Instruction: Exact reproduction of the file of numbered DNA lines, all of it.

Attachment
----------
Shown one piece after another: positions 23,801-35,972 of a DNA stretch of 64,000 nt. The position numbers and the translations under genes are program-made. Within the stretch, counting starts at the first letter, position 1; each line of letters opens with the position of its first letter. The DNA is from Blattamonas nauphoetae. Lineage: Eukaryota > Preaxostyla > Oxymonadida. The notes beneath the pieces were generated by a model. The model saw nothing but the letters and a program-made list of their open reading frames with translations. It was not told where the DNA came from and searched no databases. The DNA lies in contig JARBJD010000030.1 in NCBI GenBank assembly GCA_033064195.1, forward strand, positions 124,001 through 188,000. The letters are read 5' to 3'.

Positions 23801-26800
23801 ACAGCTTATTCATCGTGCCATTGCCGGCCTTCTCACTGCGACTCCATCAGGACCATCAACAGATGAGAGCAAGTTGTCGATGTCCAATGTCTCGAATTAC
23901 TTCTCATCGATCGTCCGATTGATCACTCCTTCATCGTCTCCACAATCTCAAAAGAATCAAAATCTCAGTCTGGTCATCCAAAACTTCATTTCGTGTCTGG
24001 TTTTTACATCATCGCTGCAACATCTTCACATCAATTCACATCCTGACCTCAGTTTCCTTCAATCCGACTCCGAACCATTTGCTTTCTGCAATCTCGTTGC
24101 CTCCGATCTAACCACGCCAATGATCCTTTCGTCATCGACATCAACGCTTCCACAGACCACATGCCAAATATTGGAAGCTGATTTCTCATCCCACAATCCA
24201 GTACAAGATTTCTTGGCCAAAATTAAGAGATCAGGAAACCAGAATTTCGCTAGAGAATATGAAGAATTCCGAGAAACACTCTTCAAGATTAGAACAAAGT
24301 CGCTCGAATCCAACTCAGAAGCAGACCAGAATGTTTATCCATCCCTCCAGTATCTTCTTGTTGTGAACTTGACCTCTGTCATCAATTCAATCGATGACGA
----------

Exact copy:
Shown one piece after another: positions 23,801-35,972 of a DNA stretch of 64,000 nt. The position numbers and the translations under genes are program-made. Within the stretch, counting starts at the first letter, position 1; each line of letters opens with the position of its first letter. The DNA is from Blattamonas nauphoetae. Lineage: Eukaryota > Preaxostyla > Oxymonadida. The notes beneath the pieces were generated by a model. The model saw nothing but the letters and a program-made list of their open reading frames with translations. It was not told where the DNA came from and searched no databases. The DNA lies in contig JARBJD010000030.1 in NCBI GenBank assembly GCA_033064195.1, forward strand, positions 124,001 through 188,000. The letters are read 5' to 3'.

Positions 23801-26800
23801 ACAGCTTATTCATCGTGCCATTGCCGGCCTTCTCACTGCGACTCCATCAGGACCATCAACAGATGAGAGCAAGTTGTCGATGTCCAATGTCTCGAATTAC
23901 TTCTCATCGATCGTCCGATTGATCACTCCTTCATCGTCTCCACAATCTCAAAAGAATCAAAATCTCAGTCTGGTCATCCAAAACTTCATTTCGTGTCTGG
24001 TTTTTACATCATCGCTGCAACATCTTCACATCAATTCACATCCTGACCTCAGTTTCCTTCAATCCGACTCCGAACCATTTGCTTTCTGCAATCTCGTTGC
24101 CTCCGATCTAACCACGCCAATGATCCTTTCGTCATCGACATCAACGCTTCCACAGACCACATGCCAAATATTGGAAGCTGATTTCTCATCCCACAATCCA
24201 GTACAAGATTTCTTGGCCAAAATTAAGAGATCAGGAAACCAGAATTTCGCTAGAGAATATGAAGAATTCCGAGAAACACTCTTCAAGATTAGAACAAAGT
24301 CGCTCGAATCCAACTCAGAAGCAGACCAGAATGTTTATCCATCCCTCCAGTATCTTCTTGTTGTGAACTTGACCTCTGTCATCAATTCAATCGATGACGA